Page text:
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Alumni Profile From Spring 2001 Fanfare
Rock hound Mock unearths rewarding musical career
If the old quiz show "What's My Line" were still around today, Stuart Mock would be the perfect guest.
Is he a geologist? Is he a musician? Is he...?
For five decades, Mock - a 1972 Purdue graduate - has been trying to answer that question himself. It's certainly common for Purdue Bands students, like Mock, to exhibit a split personality on campus with duel passions for music and academics. But career demands usually shove music into hobby status after graduation.
Not so with Mock who currently serves as principal horn with the Central City Opera, the Colorado Ballet, the Greeley (Col.) Philharmonic and fourth horn in the Boulder (Col.) Philharmonic, as well as an extra with the Colorado Symphony.
His story is a testament to the fact that creative expression and science feed one another.
"I was a rock hound as a kid, but I was also very involved in music," says Mock, who was born in Columbus, Ind., but attended high school in South Bend. He was in fifth grade when he picked up the horn for the first time.
"My first memory of music was going to an Indianapolis Symphony concert in an old gym in Columbus. One of the pieces they played had a soaring horn line. And as far what grabs you, almost every horn player you meet will say that the first time you hear it such a horn line you can't get that 'sound' out of your mind," he says.
He couldn't and didn't.
No one in his family had ever had a professional interest in music, however, "so music as a career path was sort of a foreign concept," Mock says. When a dental problem forced him to get braces, another obstacle entered the picture.
It's nearly impossible to play a brass instrument effectively with braces "so the choice (going into college) was made for me by eliminating one of the choices," he says. Mock entered Purdue as a geology major in 1968 and became the first student to graduate in the university's new curriculum in paleontology and paleoecology. To get his band fix, he initially performed with Purdue's flag corps as a freshman. When the braces came off, he quickly leapfrogged into section leadership in Concert Band, and into the AAMB's musician ranks. By his own admission, he spent a lot more time in the Band Lounge in those days than he did in the library studying geology.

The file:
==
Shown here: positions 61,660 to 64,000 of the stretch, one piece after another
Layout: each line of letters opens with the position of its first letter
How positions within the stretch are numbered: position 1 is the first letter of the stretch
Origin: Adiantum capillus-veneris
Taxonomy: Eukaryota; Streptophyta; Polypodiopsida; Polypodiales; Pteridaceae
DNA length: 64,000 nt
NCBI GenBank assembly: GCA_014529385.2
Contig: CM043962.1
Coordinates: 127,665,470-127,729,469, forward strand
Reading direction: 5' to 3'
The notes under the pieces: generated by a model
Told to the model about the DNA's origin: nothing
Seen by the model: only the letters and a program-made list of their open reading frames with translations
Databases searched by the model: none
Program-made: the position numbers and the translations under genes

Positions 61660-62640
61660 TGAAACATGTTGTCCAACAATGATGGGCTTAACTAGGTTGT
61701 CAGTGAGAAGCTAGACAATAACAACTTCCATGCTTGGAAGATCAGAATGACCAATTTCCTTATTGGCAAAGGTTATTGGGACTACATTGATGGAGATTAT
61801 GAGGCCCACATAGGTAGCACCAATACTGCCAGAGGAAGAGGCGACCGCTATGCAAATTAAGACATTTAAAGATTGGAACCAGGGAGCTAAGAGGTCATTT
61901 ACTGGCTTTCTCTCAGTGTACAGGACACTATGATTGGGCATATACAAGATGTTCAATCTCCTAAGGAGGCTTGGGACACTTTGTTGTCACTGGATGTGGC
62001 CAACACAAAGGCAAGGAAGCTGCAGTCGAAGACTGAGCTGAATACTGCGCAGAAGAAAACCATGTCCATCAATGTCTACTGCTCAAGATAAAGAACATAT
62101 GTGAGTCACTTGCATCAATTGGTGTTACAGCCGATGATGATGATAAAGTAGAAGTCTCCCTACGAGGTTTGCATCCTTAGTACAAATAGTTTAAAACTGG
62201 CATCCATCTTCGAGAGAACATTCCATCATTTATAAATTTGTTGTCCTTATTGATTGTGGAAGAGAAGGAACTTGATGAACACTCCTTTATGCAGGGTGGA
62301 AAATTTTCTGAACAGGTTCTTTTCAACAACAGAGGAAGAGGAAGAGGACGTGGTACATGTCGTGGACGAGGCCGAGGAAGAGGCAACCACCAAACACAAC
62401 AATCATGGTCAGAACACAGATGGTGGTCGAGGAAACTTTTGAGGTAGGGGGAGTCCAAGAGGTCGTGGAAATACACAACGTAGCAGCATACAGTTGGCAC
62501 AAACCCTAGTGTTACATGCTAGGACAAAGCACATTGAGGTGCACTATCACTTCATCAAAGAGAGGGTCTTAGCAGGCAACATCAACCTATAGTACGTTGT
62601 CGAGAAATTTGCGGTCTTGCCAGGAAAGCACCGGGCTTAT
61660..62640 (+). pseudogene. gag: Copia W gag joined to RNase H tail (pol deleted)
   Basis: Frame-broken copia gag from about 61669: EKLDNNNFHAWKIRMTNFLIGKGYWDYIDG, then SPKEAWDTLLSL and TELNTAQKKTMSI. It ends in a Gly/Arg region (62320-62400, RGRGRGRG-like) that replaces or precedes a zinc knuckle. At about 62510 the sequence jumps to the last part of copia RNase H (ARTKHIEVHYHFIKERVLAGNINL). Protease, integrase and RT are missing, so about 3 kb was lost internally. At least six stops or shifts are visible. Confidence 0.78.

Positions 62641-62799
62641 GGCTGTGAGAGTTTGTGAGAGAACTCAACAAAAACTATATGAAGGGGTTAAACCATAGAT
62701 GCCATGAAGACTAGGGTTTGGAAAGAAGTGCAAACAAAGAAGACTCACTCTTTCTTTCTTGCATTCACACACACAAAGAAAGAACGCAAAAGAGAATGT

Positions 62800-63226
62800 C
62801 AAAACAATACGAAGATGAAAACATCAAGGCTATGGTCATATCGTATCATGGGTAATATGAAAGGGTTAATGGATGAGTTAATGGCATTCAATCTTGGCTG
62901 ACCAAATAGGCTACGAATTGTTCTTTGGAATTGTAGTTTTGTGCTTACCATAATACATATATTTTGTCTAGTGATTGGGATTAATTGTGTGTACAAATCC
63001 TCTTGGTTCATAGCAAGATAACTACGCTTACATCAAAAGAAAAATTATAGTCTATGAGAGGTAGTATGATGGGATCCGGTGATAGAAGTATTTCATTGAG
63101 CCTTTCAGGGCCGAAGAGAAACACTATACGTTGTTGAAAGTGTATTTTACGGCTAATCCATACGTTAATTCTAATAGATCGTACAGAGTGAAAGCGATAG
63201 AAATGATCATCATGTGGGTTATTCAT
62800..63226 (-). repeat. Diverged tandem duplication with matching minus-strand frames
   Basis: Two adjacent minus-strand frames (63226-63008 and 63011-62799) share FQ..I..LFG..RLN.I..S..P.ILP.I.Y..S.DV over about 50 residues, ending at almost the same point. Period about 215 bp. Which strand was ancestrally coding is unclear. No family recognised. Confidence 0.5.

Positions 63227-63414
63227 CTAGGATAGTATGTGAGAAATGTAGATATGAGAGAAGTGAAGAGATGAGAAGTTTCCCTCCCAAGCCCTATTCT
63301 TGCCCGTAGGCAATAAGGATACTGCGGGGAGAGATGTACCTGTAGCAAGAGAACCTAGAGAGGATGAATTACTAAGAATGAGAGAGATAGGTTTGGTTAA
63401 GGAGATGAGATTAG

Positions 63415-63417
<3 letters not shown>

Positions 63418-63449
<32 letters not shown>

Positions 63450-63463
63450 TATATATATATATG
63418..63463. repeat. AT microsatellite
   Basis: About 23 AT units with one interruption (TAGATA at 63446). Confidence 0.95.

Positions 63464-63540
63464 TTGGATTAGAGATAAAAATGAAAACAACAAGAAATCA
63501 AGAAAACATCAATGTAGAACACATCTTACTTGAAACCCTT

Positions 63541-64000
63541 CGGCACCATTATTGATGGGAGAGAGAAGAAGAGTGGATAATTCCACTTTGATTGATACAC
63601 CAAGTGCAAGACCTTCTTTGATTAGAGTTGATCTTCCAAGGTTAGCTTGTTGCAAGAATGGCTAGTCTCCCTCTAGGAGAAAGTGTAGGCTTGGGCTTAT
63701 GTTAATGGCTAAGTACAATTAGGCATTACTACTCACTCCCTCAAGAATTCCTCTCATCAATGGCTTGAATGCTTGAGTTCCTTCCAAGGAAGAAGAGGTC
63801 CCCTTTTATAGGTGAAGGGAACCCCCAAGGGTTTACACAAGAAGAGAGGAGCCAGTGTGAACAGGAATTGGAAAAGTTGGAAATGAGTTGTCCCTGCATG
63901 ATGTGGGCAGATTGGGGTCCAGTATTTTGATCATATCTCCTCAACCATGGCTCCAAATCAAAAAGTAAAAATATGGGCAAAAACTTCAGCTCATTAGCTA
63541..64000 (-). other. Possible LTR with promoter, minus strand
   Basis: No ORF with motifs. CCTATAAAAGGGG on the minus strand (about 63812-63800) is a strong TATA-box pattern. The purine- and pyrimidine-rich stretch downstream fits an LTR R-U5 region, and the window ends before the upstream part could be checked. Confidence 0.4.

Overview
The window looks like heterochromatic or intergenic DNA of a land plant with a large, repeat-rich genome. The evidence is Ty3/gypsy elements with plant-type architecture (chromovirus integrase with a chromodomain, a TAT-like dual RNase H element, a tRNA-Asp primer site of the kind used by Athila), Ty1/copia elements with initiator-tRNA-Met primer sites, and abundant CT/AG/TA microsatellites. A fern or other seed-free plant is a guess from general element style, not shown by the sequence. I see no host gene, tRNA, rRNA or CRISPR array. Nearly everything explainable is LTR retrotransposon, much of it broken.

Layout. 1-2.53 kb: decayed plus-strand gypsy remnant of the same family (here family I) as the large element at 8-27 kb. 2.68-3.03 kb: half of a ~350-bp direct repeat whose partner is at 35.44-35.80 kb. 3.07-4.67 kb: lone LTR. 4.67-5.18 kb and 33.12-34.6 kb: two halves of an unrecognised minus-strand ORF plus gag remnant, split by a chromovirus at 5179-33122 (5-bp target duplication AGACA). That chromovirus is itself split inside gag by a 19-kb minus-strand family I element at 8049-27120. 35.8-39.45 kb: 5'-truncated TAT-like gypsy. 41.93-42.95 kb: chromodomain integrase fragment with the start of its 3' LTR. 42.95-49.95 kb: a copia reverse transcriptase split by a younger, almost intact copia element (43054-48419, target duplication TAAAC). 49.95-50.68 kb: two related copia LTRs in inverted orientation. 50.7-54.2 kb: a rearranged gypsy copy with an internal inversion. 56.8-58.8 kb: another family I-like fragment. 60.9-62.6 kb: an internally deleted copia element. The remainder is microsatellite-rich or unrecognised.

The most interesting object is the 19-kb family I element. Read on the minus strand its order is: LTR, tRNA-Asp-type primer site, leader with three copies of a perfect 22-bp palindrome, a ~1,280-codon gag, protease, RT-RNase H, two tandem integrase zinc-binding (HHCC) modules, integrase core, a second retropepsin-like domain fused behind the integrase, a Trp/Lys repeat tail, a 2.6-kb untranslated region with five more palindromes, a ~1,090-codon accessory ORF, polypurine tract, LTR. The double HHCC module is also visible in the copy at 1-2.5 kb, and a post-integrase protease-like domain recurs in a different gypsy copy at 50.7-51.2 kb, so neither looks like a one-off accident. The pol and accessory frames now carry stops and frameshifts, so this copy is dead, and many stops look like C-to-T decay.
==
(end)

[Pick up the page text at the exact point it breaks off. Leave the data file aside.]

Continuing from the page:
Following graduation, he worked for Cummins Engine in Columbus, then got a job as a mining geologist in Wyoming. Always, he had second thoughts. "It nagged me for years. How did I know I picked the career in which I had the most potential?" Mock says.
He began to realize just how strong music's lure was when he willingly made a 194-mile round trip commute twice a week to play in the Casper (Wyo.) Symphony. "Eventually I came to the conclusion, on an emotional level, that I needed to be a horn player more than a geologist," he says.
When a music professor at the junior college in Casper went on sabbatical in 1981, they offered the temporary position to Mock, who accepted it even though it meant cutting ties to the geology industry. "I was 31 and it was now or never," he recalls.
That step persuaded him pursue a master's degree in performance at the University of Northern Colorado, then a doctorate at the University of Iowa, and a career as a freelance musician. Success has greeted him at every juncture.
Does he have any regrets about leaving geology? "No, I have no doubts I made the right choice," says Mock the musician. But it must be noted that four years ago he did say yes to an opportunity to do consulting with the oil and gas industry on a part time basis and keep his hands in his former career.
So, "I still do the same combination, but the emphasis is switched. I'm a full time musician and a part time geologist," he says.
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